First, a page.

Indoor / Outdoor Rendering Questions
Posted 26 April 2005 - 06:09 PM
Hello again all!
I have some misc. questions about indoor / outdoor rendering. I was hoping someone could clarify or explain some things to me.
1. When rendering outdoor scenes which is the best option: Heightmaps or Geometry made in a level/model creation application ( e.g 3dsmax ).
2. To render outdoor scenes, how does one get those smooth transitions between surfaces. For example when grass ends and sands begins.
3. Is it better to utilise static geometry as created with question one or should one use an algorithm such a ROAM for tesselation.
4. How can one manage large terrains? Is it wise to split them into groups / partition them.
5. How can one perform occlusion culling with large terrains?
1. How would one manage the transition from an indoor to an outdoor environment if one were using heightmaps?
Posted 27 April 2005 - 12:10 PM
2.) You could use multitextureing to blend together a grass patch over a few rocks and have different grass textures for different heights (transferable to sand, rock transitions as well).
3.) Depends on how much data you want to display... considering 4.) i wouldn't use static geometry.
4.) level of detail algorithms can help
5.) if you draw a slope on a piece of paper it's easy to see that anything behind the slope will be invisible. therefore you can place "anti-portals" where big mountains are (by hand or automated) and cull everything that is visible through these portals (if you aren't familiar with portals, just imagine that you place a shape where the mountain is and think of that as an anti-window where you can see everything except what you see through the window).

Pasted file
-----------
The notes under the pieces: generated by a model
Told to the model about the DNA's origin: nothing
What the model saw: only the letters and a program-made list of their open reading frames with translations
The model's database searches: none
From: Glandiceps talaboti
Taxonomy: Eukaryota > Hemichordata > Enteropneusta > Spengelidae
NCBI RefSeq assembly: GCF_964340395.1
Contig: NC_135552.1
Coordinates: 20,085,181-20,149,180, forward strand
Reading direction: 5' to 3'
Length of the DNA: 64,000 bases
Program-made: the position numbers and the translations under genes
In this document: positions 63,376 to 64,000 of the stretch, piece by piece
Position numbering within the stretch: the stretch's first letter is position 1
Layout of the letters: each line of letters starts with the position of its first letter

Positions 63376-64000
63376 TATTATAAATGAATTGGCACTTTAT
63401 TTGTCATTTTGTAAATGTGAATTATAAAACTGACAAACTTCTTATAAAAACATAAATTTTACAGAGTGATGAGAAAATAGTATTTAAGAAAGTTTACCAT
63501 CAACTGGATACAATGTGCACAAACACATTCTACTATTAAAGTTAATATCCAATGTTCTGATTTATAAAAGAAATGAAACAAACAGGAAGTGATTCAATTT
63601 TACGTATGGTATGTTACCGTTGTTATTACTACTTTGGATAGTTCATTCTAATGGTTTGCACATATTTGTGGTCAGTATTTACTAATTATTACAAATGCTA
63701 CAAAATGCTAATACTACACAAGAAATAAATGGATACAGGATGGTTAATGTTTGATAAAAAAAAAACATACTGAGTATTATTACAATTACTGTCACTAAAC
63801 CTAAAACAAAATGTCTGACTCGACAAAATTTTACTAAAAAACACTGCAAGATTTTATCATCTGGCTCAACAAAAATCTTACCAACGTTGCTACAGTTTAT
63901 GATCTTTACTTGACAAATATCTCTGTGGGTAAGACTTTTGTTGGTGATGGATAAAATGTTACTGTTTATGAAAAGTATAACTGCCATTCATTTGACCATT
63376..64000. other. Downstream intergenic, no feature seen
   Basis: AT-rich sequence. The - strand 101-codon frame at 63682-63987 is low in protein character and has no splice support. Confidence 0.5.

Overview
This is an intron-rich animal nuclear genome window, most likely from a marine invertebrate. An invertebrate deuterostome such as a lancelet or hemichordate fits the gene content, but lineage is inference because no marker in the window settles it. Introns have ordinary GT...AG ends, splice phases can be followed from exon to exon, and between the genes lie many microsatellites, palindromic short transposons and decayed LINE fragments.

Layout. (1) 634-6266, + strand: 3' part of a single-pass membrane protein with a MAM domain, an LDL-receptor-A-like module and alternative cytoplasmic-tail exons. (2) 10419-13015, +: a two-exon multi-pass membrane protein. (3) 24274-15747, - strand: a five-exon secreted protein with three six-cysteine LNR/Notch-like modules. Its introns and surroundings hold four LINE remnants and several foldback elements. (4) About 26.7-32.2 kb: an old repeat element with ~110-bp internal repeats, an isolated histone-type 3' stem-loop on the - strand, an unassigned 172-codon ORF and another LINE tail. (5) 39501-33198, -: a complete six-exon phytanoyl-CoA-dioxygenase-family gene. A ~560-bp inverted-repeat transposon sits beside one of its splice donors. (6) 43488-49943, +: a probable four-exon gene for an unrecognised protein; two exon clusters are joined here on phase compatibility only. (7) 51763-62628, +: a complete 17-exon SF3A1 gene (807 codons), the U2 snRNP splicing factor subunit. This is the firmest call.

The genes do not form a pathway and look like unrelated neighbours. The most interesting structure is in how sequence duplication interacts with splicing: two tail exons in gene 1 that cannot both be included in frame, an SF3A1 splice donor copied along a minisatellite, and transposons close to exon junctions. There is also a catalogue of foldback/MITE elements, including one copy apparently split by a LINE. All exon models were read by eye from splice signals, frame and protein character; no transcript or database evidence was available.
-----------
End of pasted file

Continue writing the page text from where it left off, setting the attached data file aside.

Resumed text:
Posted 27 April 2005 - 03:41 PM
1. It really doesn't matter how you create your heighmap data, in the end you will just be loading vertices to be rendered.
2. blending textures (like anubis said)
3. you will want to use some kind of lod technique but you can still start with static geometry
4. split a single large terrain into sections, only render sections within the view frustum.
5. occlusion won't buy you much with terrain rendering if you do number 4 above. I'm not saying don't consider it, I'm just not sure how gain you can get for the effort to do it.
1. Not really sure. I haven't done this yet in my engine.
You can get complete answers to most of these questions by grabbing a copy of
'Real-Time 3D Terrain Engines using C++ and DirectX' by Greg Snook and published by Charles River Media.
Posted 29 April 2005 - 01:28 PM
You are wrong in the second part. Also, consider the limitations of height maps.
Considering 4., I would use static geometry. Note how there's a continuous shift from all-CPU algorithms to all-GPU algorithms (ex. ROAM->Geometry Clipmaps) which makes a lot of sense).
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